Since the origin of history, Caboverdeans have been a largely mestizo: 80 percent of the population is mestizo, 17 percent black and 3 percent white. Little by little, Cabo Verde formed its cultural identity and then began to search for its own political identity. Cabo Verde finally obtained this with the National Independence, on the 5th of July 1975 after a long fight for the national liberation. On the 13th January, 1991, Cabo Verde finally settled upon the multi-party system with all the institutions of modern democracy.
Today, Cabo Verde is a rapidly developing country that enjoys peace and social stability. As far as health services, education and quality of life are concerned, Cabo Verde is ranked among the top countries in Africa.
Despite being a third world country, Cabo Verde has exemplary sanitary standards, with no contagious or endemic diseases, and with good coverage on all the islands. Its levels place it among the first of African countries and therefore, for this reason, no vaccination is required before entering the country.
Emigration – How it began!!!!
The natural poverty of these islands depending on agricultural economy based on poor goat breeding, the paucity of rainfall and the prevalence of dry and “brown” conditions, made the Caboverdeans emigrate to America first and later to Europe especially to Portugal, in search of a better life. The Caboverdean emigration to the United States began at a time when American fleets, dedicated to whale-fishing, sailed down the Atlantic Ocean surrounding the archipelago.
The need of labor force made the entrance of the Caboverdeans to America easier. Statistics that revealed information about the volume of Caboverdean emigration in the United States are not available. However, some official figures stated that 356 Caboverdeans emigrated to North America from 1887 to 1893. Meanwhile, in 1874, according to an official report about Brava, “boarding the American whalers was the greatest passion of most Caboverdean men looking for a better life. More than hundred people, interested in the whale-fishing, abandoned the island annually”. The people of Fogo and San Nicolau also emigrated to United States.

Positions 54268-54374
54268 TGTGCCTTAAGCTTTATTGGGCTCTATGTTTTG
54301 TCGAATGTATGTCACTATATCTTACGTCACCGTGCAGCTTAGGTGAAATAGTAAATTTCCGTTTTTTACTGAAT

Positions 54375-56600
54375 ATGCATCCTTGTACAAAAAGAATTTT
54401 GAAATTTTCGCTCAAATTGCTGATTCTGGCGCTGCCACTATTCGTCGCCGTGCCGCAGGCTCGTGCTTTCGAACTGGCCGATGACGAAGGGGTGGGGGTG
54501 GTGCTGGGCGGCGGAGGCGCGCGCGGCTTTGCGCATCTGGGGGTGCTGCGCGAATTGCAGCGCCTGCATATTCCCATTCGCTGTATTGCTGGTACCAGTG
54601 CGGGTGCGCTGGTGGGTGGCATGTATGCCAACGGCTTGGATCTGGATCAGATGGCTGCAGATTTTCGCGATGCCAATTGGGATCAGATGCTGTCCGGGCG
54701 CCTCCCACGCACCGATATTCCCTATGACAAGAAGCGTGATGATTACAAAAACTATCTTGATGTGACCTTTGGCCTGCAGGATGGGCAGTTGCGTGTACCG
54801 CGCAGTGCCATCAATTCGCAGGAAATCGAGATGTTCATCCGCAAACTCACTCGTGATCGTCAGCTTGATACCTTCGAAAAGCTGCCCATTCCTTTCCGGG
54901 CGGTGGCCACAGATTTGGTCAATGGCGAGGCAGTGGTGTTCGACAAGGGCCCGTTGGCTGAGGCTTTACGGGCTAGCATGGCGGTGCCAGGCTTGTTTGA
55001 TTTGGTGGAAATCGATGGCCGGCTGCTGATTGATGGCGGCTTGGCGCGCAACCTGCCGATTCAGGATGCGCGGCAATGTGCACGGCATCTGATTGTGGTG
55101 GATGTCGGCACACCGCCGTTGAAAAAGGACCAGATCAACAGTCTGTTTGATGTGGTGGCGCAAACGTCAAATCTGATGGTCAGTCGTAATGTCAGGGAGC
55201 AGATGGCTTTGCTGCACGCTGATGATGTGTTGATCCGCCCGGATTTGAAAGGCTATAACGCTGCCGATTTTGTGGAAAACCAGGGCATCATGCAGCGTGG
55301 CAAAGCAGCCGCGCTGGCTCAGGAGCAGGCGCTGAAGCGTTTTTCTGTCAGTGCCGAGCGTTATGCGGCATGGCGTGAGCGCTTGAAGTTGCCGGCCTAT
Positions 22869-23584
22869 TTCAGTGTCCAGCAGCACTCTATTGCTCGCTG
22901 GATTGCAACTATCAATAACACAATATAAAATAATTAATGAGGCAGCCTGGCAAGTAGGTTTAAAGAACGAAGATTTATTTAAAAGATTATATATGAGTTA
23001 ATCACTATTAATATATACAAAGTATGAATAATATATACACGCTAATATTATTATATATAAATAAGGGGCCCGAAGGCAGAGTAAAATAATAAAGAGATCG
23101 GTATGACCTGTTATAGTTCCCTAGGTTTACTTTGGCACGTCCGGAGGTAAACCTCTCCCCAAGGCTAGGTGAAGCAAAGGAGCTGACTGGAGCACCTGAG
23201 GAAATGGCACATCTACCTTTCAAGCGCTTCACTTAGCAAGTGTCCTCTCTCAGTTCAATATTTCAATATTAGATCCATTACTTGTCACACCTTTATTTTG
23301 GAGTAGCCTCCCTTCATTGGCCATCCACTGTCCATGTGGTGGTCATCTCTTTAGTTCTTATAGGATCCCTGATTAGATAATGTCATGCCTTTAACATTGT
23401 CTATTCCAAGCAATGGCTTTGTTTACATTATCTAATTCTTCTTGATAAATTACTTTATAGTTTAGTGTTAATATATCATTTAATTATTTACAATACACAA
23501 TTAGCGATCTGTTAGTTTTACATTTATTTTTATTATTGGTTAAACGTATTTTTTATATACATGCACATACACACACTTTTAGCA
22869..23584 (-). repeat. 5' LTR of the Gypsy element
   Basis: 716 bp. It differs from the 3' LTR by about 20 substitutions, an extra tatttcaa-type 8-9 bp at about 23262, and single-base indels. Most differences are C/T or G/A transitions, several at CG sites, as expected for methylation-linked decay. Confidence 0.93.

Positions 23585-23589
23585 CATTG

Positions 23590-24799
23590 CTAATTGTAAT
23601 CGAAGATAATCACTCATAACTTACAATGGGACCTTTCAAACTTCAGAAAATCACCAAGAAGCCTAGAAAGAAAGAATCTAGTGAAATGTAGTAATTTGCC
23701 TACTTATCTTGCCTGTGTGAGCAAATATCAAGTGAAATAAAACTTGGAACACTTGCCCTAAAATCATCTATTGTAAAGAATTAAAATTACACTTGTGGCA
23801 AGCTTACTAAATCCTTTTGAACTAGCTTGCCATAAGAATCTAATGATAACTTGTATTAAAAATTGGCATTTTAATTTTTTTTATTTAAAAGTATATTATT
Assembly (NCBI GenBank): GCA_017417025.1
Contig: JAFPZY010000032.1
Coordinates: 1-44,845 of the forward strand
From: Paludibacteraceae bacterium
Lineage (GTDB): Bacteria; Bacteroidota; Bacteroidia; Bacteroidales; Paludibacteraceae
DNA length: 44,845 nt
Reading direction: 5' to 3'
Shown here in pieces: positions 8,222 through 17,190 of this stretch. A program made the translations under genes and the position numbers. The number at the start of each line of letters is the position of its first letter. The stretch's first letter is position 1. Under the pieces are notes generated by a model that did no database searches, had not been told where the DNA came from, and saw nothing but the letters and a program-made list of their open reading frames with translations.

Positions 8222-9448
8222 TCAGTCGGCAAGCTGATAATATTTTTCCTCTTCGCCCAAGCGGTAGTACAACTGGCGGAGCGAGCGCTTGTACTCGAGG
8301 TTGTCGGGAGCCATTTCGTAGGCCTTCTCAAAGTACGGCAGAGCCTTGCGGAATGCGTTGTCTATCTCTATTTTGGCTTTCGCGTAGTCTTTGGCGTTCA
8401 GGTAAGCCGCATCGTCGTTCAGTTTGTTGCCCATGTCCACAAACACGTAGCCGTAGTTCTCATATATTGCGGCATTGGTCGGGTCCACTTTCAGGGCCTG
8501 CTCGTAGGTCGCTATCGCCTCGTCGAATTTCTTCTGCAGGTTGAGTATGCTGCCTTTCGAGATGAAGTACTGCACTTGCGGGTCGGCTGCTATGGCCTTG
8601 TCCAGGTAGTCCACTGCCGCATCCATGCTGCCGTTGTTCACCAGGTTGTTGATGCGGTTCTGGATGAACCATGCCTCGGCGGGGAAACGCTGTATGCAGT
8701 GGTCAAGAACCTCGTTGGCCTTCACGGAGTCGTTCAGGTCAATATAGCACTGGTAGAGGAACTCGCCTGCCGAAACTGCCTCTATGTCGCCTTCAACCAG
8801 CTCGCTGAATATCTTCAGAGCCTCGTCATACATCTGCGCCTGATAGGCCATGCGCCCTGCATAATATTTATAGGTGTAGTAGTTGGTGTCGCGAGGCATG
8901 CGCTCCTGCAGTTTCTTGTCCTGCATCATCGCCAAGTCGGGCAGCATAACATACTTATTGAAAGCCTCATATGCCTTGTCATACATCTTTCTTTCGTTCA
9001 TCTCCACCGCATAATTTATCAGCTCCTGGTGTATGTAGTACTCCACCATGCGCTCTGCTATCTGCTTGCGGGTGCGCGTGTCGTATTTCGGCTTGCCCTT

The first Caboverdean emigrants to America did not get in touch with their family for a long time, in particular, those from Brava and Fogo, causing a worry to their wives. Some of them therefore, thinking of the worst situation, were in mourning for their husbands. That was to make them “American’s widows”. Curiously, it seems that this behavior is associated with a superstition that people do believe. In so doing, they protected their husbands from harmful dangers and contributed to their return.
From seamen to farmers
From seamen Caboverdean emigrants became farmers working for themselves in the cultivation of strawberries and as wage-earners in the marshy areas of Cape Cod and in the cotton plantations. With the expansion of the textile industry in New Bedford characterized by lack of workmanship hundreds or thousands of them were employed in the factories. Some worked as stokers in the trains. This new life of Caboverdeans in America was due to the hard conditions of life aboard the whaling ships.
For many, the working conditions aboard approached those of slave ships and therefore many of the whaling crew set out to escape from those unpleasant situations and joined the American harbors to look for jobs on land. With the ever increasing number of Caboverdean emigrants to United States, the government enacted in 1917 a law forbidding the entrance of illiterate Negroes aged more than 16. This law became effective in 1918 and constituted an obstacle to the entrance of Caboverdeans. However, this was surmounted with other methods that allowed the clandestine entrance to the United States. Since the discriminatory restrictions, there were still many “secret” departures from the islands, which made obviously the trips expensive. Consequently, only a small number of people could make the trip.
When the United States government re-enforced more restrictive measures, Caboverdeans tried other ways to enter the United States. A new wave of Caboverdeans emigrated to America by marrying American citizens and therefore was entitled to the USA. The main harbor in Brava “Furna”, today sporadically frequented by ships, was a main stop for boats that sailed down the Caboverdean seas. It was said that the island of Brava had a school in Cova Rodela where some sea captains were trained. Meanwhile, early in 1893, the Nellie May made another round trip, this time with Captain José Godinho in command.
The passage to Cabo Verde Islands took ninety days – one of the most terrible on record for its length and for the suffering endured by passengers and its crew. It is worth mentioning that António Coelho, the owner of “Nellie May” was the first Caboverdean American that purchased a vessel.